Customers still waiting for belongings 6 months after business c - WSMV News 4

Customers still waiting for belongings 6 months after business closes

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Regency Furs in Green Hills closed earlier this year. (WSMV) Regency Furs in Green Hills closed earlier this year. (WSMV)

Several customers are still waiting to retrieve their items after a business unexpectedly closed six months ago.

The seasons may have changed, but the storefront looks the same.

The property that once housed Regency Furs in Green Hills has sat mostly empty since June.

Its owner, Keith Lane, lost the lease. When he left, so did more than 1,000 fur items he had been tasked to restyle, sell, store or repair.

Hundreds of customers were left wondering how to reclaim their property.

In many cases, customers considered their property to be more than just fur coats. They represented family heirlooms passed between generations.

“I would just like him to do the right thing,” said Patrick Shepard, a former customer.

Shepard said Lane has never returned his messages. He is seeking five items that belonged to his late wife, Joyce.

In 2015, after a long battle with cancer, Joyce passed away. She had inherited the pieces from her own mother in the 1980s.

Shepard said all he wants is to give those same items to Joyce’s stepdaughters.

“It’s just a link to their mother,” Shepard said. “We’ve gone through some of their things, so some of them they want to hang onto.”

Unlike Shepard, many customers did receive their furs.

The Channel 4 I-Team found that Regency Furs had reached an agreement with the store, Gus Mayer, which has a facility to properly store furs.

A manager said they received half of the furs, which they’ve been releasing to customers.

But Mayer did not take items on consignment.

The last time we spoke to Keith Lane in July, he said he was still “finalizing details.”

“I always try to do the right thing,” he told the I-Team in July. He did not say where the coats were being stored or when all the items would be returned.

On Regency Fur’s Facebook page, some customers announced Lane had returned their furs. Others wrote about approaching the District Attorney, out of frustration.

So where has Lane been?

When the I-Team couldn’t find him at home, we left a message on his cell phone.

“We were hoping to ask you why customers are still waiting for their coats to be returned. We just want to know what took so long,” asked reporter Alanna Autler.

But Lane did respond to Facebook messages.

"Ninety-five percent of all coats have been returned, and I am delivering remaining coats each week to individual customers, so it is taking a while," Lane wrote.

Lane also acknowledged in some cases, it has taken too long to return the possessions.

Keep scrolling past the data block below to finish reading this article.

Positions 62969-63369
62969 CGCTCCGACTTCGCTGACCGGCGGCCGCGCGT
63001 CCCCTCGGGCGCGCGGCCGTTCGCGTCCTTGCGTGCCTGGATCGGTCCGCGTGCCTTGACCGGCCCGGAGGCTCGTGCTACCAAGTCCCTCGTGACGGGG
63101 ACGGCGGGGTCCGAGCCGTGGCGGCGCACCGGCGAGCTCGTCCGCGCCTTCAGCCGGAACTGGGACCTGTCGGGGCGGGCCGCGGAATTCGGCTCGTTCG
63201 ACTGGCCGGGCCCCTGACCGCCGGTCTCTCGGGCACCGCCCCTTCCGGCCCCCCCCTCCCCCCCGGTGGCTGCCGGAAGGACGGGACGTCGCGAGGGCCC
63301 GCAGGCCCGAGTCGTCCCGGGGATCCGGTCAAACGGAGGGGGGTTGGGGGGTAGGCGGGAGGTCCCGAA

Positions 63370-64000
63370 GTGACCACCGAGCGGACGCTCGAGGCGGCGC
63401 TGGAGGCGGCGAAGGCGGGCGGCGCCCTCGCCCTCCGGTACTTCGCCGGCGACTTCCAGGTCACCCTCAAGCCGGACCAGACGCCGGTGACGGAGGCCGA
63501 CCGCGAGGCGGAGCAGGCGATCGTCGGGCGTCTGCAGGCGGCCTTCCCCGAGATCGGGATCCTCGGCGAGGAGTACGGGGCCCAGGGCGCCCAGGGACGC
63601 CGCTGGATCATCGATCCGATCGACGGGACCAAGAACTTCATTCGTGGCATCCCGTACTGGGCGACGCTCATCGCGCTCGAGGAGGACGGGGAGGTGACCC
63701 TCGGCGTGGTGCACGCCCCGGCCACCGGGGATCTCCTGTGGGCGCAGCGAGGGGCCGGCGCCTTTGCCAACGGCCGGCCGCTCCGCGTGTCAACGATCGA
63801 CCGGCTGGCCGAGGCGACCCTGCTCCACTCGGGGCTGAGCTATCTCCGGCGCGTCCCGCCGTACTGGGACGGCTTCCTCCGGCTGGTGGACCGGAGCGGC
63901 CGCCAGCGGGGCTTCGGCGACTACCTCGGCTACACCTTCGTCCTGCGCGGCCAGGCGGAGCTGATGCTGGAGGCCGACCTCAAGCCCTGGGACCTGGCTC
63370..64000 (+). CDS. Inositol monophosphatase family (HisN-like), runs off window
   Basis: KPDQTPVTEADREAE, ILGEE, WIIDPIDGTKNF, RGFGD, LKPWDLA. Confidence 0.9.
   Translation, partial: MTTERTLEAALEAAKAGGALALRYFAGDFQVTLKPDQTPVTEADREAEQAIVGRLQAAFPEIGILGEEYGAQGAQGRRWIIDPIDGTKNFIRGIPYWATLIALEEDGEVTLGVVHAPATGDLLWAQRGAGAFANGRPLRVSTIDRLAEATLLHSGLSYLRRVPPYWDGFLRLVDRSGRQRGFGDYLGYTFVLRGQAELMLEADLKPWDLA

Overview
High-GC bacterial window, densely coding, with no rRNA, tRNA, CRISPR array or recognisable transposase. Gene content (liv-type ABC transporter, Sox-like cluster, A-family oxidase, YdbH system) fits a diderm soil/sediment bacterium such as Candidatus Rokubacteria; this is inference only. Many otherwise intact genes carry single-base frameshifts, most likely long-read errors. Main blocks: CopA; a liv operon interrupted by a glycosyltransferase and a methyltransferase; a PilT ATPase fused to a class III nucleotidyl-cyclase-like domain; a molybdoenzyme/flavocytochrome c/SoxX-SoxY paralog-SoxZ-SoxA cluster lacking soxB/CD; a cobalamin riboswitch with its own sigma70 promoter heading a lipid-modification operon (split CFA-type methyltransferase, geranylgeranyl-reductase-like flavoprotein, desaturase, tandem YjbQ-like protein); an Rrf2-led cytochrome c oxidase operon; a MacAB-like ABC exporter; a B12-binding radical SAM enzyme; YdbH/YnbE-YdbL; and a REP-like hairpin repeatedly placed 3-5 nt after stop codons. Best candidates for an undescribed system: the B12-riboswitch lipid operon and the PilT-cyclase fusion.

“But I always do what I say,” Lane said.

Lane also sent an e-mail to the I-Team after the story aired.

"I am currently working to try and support my family, I have a wife and three children. This transition has been tough on all of us. Without a storefront, it is not so simple to return coats, I must make arrangements with each customer and deliver them individually. I try to do this in a timely manner, and doing the best I can," Lane wrote.

Lane added that some customers’ belongings were sent to a “fifth-generation master furrier" in North Carolina for restyles and repairs. He wrote in the e-mail that that process accounted for some of the delays.

“Again all customers have been very happy with their coats,” Lane wrote.

The business owner also wrote about the state of the fur industry, which he explained led to the closing.

"Closing my store was never in my plan, it has always been my dream as an entrepreneur, to have my own business. The fur industry as a whole, has seen a decline in the last few years, and fur stores have been closing their doors all over the country. People just aren’t buying furs like they used to. I kept my doors open as long as I could, but there comes a point when it no longer makes financial sense to keep the doors open," Lane wrote in the e-mail.

Ted Shelton received his sister’s coat Thursday – a prized possession that belongs to his sister.

But Shelton said waiting six months for anything is unacceptable.

“I’m a business owner and I can promise you, if I had somebody’s coats, they would get their merchandise back,” Shelton said.

Consignment customers can reach out to Regency Furs through their website or Facebook.

Since then, the Better Business Bureau of Middle Tennessee has issued Regency Furs an “F” rating based on 13 complaints.

Regency Furs and Gus Mayer said they sent letters to customers to notify them about the situation. Most people the I-Team spoke to said they never received them. At least one customer said she filed a report with Metro police.

The store manager of Gus Mayer released this statement:

Gus Mayer acquired about half of the furs that were in storage with Regency Furs.  All furs that were acquired have been properly stored and secure.  Letters were sent to those customers back in September but we also realize many may not have received.  We have made phone calls personally to notify customers, however, many records have not been updated and are not correct.   Gus Mayer has had nothing to do with customers’ own coats that were retained by regency for sale and a few coats that were retained by regency for specialized repairs.  We are more than happy to help in any way possible, as our main goal is to return items to the rightful owner.

Please feel free to contact the store with any questions 615-383-4771.

-Beth Franklin, Store manager

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